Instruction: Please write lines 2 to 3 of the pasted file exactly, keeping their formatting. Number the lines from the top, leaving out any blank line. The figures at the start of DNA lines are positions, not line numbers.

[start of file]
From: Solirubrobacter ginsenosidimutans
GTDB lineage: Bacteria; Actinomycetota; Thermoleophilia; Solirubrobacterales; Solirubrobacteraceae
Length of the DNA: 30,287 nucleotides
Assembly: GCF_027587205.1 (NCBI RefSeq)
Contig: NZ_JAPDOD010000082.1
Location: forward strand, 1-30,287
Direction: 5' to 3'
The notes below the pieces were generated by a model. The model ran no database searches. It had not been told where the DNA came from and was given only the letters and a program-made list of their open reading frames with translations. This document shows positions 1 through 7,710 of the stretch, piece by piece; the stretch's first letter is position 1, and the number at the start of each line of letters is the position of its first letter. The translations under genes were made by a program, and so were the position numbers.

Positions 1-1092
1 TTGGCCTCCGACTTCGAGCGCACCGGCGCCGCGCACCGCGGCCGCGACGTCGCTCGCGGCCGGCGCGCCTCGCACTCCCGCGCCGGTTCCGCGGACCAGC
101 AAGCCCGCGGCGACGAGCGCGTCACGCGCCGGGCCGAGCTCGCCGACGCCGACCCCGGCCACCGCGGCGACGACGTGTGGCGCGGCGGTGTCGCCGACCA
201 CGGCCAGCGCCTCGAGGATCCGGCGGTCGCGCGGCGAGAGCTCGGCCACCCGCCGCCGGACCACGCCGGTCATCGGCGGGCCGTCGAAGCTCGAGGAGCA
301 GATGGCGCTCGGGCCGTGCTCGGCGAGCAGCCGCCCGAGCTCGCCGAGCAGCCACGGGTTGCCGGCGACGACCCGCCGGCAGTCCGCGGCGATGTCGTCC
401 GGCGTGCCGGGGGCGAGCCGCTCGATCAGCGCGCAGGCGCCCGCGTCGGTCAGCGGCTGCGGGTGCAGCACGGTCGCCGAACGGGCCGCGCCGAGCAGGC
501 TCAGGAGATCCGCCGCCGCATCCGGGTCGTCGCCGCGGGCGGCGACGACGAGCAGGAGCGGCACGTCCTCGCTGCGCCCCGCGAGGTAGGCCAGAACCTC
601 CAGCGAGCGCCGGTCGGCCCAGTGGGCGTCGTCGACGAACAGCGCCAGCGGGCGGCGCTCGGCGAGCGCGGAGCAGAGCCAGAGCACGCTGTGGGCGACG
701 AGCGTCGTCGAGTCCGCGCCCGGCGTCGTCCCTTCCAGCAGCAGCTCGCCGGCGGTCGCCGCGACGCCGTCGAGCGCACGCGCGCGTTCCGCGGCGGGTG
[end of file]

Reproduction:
GTDB lineage: Bacteria; Actinomycetota; Thermoleophilia; Solirubrobacterales; Solirubrobacteraceae
Length of the DNA: 30,287 nucleotides